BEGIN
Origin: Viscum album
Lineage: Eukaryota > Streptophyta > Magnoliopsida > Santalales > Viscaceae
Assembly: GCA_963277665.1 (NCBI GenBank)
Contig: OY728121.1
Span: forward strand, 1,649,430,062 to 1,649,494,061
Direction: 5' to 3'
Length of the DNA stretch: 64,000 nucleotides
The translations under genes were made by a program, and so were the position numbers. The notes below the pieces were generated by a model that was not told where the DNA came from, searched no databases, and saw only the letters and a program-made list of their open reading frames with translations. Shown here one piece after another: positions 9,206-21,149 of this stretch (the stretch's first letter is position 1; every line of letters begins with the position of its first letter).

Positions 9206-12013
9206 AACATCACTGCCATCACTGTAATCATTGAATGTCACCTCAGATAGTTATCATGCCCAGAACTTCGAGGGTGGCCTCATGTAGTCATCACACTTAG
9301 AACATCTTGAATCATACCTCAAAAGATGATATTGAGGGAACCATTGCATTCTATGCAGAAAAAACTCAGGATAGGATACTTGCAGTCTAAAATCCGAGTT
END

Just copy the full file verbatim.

Origin: Viscum album
Lineage: Eukaryota > Streptophyta > Magnoliopsida > Santalales > Viscaceae
Assembly: GCA_963277665.1 (NCBI GenBank)
Contig: OY728121.1
Span: forward strand, 1,649,430,062 to 1,649,494,061
Direction: 5' to 3'
Length of the DNA stretch: 64,000 nucleotides
The translations under genes were made by a program, and so were the position numbers. The notes below the pieces were generated by a model that was not told where the DNA came from, searched no databases, and saw only the letters and a program-made list of their open reading frames with translations. Shown here one piece after another: positions 9,206-21,149 of this stretch (the stretch's first letter is position 1; every line of letters begins with the position of its first letter).

Positions 9206-12013
9206 AACATCACTGCCATCACTGTAATCATTGAATGTCACCTCAGATAGTTATCATGCCCAGAACTTCGAGGGTGGCCTCATGTAGTCATCACACTTAG
9301 AACATCTTGAATCATACCTCAAAAGATGATATTGAGGGAACCATTGCATTCTATGCAGAAAAAACTCAGGATAGGATACTTGCAGTCTAAAATCCGAGTT